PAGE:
Marine phytoplankton primary production and ecophysiology using chlorophyll-A fluorescence
Cosgrove, Jeffrey John (2007) Marine phytoplankton primary production and ecophysiology using chlorophyll-A fluorescence. PhD thesis, Murdoch University.
Marine phytoplankton ecophysiological state and primary production measurements have typically been controversial due to potential impacts of measurement techniques. Advances in chl-a fluorescence techniques have provided a means for rapid, non-invasive measurement of electron transport through photosystem 2 (PSII) in dilute phytoplankton suspensions. While studies on higher plants have outlined a close relationship between PSII electron transport and carbon fixation, results from studies on microalgae reveal significant variations in the relationship.
Three species of phytoplankton representing three major taxonomic groups of the marine phytoplankton were used in this study: (1) Chaetoceros muelleri CS176 Lemmermann (Bacillariophyta), (2) Isochrysis galbana CS177 Parke (Haptophyta) and, (3) Nannochloropsis oculata CS179 (Droop) Hibberd (Ochrophyta, eustigmatophyte). Each species was cultured in semicontinuous culture and primary production was estimated using oxygen evolution and carbon fixation techniques and compared against predictions based on chl-a fluorescence measurements. It was found that predicted values of primary production both under-estimated and overestimated actual carbon fixation measured via radioisotope (14C) techniques. This variation was primarily explained by probable errors in the assumed values for PSII density. The relationship between oxygen evolution or carbon fixation with chl-a fluorescence-derived measures was commonly linear below the light saturation parameter, with a departure from linearity occurring at higher irradiances. This departure from linearity was greatest in cultures adapted to low light conditions. At higher light intensities alternative electron pathways such as the Mehler reaction and/or chlororespiration are likely to be more active in low light-adapted cultures, leading to this greater non-linearity.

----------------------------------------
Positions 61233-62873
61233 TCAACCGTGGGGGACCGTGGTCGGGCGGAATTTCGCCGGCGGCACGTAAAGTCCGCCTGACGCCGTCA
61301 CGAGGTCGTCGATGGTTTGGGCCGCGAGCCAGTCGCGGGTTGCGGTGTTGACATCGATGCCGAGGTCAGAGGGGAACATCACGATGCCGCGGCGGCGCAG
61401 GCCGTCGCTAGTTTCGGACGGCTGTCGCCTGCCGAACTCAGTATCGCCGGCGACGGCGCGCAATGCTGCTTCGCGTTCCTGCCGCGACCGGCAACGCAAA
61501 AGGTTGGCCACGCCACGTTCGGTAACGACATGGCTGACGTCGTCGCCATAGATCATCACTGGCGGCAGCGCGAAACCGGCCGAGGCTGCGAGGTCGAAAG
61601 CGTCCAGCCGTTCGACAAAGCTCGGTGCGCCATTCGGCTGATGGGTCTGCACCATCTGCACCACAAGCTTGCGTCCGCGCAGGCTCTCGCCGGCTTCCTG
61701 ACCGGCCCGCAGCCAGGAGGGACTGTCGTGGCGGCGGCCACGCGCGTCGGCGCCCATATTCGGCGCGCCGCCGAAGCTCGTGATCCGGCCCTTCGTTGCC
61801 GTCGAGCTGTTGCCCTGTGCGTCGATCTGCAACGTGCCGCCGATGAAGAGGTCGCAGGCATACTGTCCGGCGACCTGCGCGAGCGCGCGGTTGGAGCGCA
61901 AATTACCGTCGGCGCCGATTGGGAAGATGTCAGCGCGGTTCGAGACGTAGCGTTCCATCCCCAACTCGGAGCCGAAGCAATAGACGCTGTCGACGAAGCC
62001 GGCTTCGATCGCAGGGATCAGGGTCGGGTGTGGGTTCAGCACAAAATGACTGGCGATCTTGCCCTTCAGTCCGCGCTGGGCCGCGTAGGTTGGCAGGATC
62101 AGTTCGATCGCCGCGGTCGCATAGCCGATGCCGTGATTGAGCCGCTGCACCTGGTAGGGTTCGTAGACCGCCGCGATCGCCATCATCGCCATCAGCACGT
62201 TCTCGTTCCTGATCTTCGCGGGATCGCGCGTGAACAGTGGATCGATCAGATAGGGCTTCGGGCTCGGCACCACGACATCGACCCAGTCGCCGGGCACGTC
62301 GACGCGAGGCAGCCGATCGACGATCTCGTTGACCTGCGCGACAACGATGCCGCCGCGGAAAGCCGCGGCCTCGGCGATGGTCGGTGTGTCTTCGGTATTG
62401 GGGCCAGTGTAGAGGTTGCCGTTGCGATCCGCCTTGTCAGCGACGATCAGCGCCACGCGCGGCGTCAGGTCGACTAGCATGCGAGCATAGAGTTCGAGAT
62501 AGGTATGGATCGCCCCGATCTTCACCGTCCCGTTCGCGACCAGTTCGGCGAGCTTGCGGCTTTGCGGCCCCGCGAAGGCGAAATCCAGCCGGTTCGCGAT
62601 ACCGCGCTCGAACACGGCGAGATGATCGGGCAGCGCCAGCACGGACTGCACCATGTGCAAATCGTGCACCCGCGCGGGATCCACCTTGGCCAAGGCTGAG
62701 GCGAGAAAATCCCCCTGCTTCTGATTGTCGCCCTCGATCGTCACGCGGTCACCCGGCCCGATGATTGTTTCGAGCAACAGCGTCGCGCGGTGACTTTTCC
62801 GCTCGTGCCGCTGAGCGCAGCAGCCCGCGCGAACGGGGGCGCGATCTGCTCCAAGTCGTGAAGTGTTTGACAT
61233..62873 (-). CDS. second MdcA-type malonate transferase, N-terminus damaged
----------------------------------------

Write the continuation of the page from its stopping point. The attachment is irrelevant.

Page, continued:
Chl-a fluorescence measurements were also found to be a useful in characterising ecophysiology using photosynthesis-versus irradiance curves. However, an important caveat on this is the measurement of PSII density ([eta]PSII) rather than use of an assumed value as changes in [eta]PSII can have a profound impact on light curve parameters.
A field study in Fremantle Harbour found a healthy (negligible nutrient starvation), diatom dominated, phytoplankton community. Results suggest that phytoplankton are able to begin boosting photosynthetic capability just prior to morning twilight. Waters in the harbour were well mixed via tidal motion and substantial midday photoinhibition was not observed. Data suggest levels of primary production at the mouth of the harbour are similar to those of coastal waters in the plume of the Ocean Reef wastewater outfall.
|Publication Type:||Thesis (PhD)|
|Murdoch Affiliation:||School of Biological Sciences and Biotechnology|
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